Advertisement

Supportive Care in Cancer

, Volume 9, Issue 4, pp 223–233 | Cite as

Clinical-practice recommendations for the management of bowel obstruction in patients with end-stage cancer

  • Carla Ripamonti
  • Robert Twycross
  • Mary Baines
  • Federico Bozzetti
  • Stefano Capri
  • Franco De Conno
  • Brett Gemlo
  • Trevor M. Hunt
  •  Hans-B. Krebs
  • Sebastiano Mercadante
  • René Schaerer
  • Pauline Wilkinson
Review Article

Abstract.

The paper highlights a series of questions that doctors need to consider when faced with end-stage cancer patients with bowel obstruction: Is the patient fit for surgery? Is there a place for stenting? Is it necessary to use a venting nasogastric tube (NGT) in inoperable patients? What drugs are indicated for symptom control, what is the proper route for their administration and which can be administered in association? When should a venting gastrostomy be considered? What is the role of total parenteral nutrition (TPN) and parenteral hydration (PH)? A working group was established to review issues relating to bowel obstruction in end-stage cancer and to make recommendations for management. A steering group was established by the (multidisciplinary) Board of Directors of the European Association for Palliative Care (EAPC) to select members of the expert panel, who were required to have specific clinical and research interests relating to the topic and to have published significant papers on advanced cancer patients in the last 5 years, or to have particular clinical expertise that is recognised internationally. The final constitution of this group was approved by the Board of the EAPC. This Working Group was made up of English, French and Italian physicians involved in the field of palliative care for advanced and terminal cancer patients; and of English, American and Italian surgeons who also specialized in artificial nutrition (Dr. Bozzetti) and a professor of health economics. We applied a systematic review methodology that showed the relative lack of RCTs in this area and the importance of retrospective and clinical reports from different authors in different countries. The brief was to review published data but also to provide clinical opinion where data were lacking. The recommendations reflect specialist clinical practice in the countries represented. Each member of the group was allocated a specific question and briefed to review the literature and produce a position paper on the indications, advantages and disadvantages of each symptomatic treatment. The position papers were circulated and then debated at a meeting held in Athens and attended by all panel members. The group reviewed all the available data, discussed the evidence and discussed what practical recommendations could be derived from it. An initial outline of the results of the review and recommendations was produced. Where there were gaps in the evidence, consensus was achieved by debate. Only unanimous conclusions have been incorporated. Subsequently the recommendations were drawn together by Carla Ripamonti (Chairperson) and Robert Twycross (Co-Chair) and refined with input from all panel members. The recommendations have been endorsed by the Board of Directors of the EAPC. It was concluded that surgery should not be undertaken routinely in patients with poor prognostic criteria, such as intra-abdominal carcinomatosis, poor performance status and massive ascites. A nasogastric tube should be used only as a temporary measure. Medical measures such as analgesics, anti-secretory drugs and anti-emetics should be used alone or in combination to relieve symptoms. A venting gastrostomy should be considered if drugs fail to reduce vomiting to an acceptable level. TPN should be considered only for patients who may die of starvation rather than from tumour spread. PH is sometimes indicated to correct nausea, whereas regular mouth care is the treatment of choice for dry mouth. A collaborative approach involving both surgeons and physicians can offer patients an individualized and appropriate symptom management plan.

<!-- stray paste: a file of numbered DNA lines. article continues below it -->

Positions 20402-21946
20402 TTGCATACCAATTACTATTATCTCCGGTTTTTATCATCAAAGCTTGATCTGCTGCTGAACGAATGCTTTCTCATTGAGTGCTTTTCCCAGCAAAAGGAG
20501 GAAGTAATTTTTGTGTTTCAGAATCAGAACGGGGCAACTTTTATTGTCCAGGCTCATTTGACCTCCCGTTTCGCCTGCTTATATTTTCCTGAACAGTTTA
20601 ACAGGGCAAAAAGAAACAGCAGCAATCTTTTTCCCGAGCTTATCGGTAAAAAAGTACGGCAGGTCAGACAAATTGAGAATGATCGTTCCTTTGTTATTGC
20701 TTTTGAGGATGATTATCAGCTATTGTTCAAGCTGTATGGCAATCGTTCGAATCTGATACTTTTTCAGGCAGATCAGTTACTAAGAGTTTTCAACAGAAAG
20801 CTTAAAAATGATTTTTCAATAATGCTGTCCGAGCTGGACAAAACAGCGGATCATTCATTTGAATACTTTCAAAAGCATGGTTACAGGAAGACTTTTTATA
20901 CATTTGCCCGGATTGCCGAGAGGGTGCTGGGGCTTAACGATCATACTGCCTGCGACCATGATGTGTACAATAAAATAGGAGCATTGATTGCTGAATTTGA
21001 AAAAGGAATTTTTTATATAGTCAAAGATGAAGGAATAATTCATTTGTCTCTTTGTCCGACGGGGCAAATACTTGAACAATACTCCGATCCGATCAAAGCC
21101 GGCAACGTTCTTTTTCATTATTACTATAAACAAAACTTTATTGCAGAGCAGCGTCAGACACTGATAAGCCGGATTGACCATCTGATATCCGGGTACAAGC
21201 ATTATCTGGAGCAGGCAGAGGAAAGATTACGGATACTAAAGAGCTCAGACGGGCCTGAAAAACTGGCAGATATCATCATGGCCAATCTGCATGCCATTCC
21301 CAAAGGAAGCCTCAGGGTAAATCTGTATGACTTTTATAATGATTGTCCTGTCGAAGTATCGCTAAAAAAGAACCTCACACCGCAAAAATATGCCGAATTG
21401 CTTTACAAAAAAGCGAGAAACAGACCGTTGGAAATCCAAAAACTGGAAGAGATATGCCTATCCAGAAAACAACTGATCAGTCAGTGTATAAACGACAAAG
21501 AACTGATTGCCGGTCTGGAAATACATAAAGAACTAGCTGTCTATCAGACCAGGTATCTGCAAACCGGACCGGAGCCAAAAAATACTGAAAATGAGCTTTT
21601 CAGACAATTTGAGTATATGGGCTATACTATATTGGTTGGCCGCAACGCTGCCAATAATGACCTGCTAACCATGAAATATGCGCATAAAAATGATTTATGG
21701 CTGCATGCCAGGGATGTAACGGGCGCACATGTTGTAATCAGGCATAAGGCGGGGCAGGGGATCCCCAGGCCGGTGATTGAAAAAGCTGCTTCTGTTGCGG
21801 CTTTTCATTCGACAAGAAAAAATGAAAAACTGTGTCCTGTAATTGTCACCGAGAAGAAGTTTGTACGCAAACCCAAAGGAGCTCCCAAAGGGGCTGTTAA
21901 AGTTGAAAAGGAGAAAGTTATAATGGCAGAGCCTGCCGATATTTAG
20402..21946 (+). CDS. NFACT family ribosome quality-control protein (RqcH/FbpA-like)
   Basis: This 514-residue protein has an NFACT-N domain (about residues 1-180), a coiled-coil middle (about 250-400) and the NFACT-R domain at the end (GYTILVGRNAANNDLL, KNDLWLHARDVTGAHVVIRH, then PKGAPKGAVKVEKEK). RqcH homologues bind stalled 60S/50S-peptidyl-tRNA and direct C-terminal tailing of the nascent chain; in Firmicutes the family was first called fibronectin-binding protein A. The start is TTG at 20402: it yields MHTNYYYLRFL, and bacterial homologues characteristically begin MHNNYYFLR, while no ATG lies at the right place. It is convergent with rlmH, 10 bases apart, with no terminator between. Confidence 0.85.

Bowel obstruction End-stage cancer Palliative treatments 

Preview

Unable to display preview. Download preview PDF.

Unable to display preview. Download preview PDF.

Copyright information

© Springer-Verlag 2001

Authors and Affiliations

  • Carla Ripamonti
    • 1
  • Robert Twycross
    • 2
  • Mary Baines
    • 3
  • Federico Bozzetti
    • 4
  • Stefano Capri
    • 5
  • Franco De Conno
    • 1
  • Brett Gemlo
    • 6
  • Trevor M. Hunt
    • 7
  •  Hans-B. Krebs
    • 8
  • Sebastiano Mercadante
    • 9
  • René Schaerer
    • 10
  • Pauline Wilkinson
    • 11
  1. 1.Rehabilitation and Palliative Care Division, National Cancer Insitute of Milan, via Venezian, 1, 20133 Milan, Italy
  2. 2.Sir Michael Sobell House, Churchill Hospital, Oxford, UK
  3. 3.Ellenor Foundation, Dartford, Kent, UK
  4. 4.Surgical Oncological Division, National Cancer Institute, Milan, Italy
  5. 5.Beta, Biomedical Technology Assessment, Genoa, Italy
  6. 6.Division of Colon and Rectal Surgery, Department of Surgery, University of Minnesota, Minneapolis, Minnesota, USA
  7. 7.Royal Shrewsbury Hospital, Shrewsbury, UK
  8. 8.Department of Gynecologic Oncology, Pelvic Surgery, Annandale, Virginia, USA
  9. 9.Pain Relief and Palliative Care, S.A.M.O.T., Palermo, Italy
  10. 10.Department of Cancerology, Joseph Fourier University, Grenoble, France
  11. 11.Northern Ireland Hospice, Belfast, Ireland

Personalised recommendations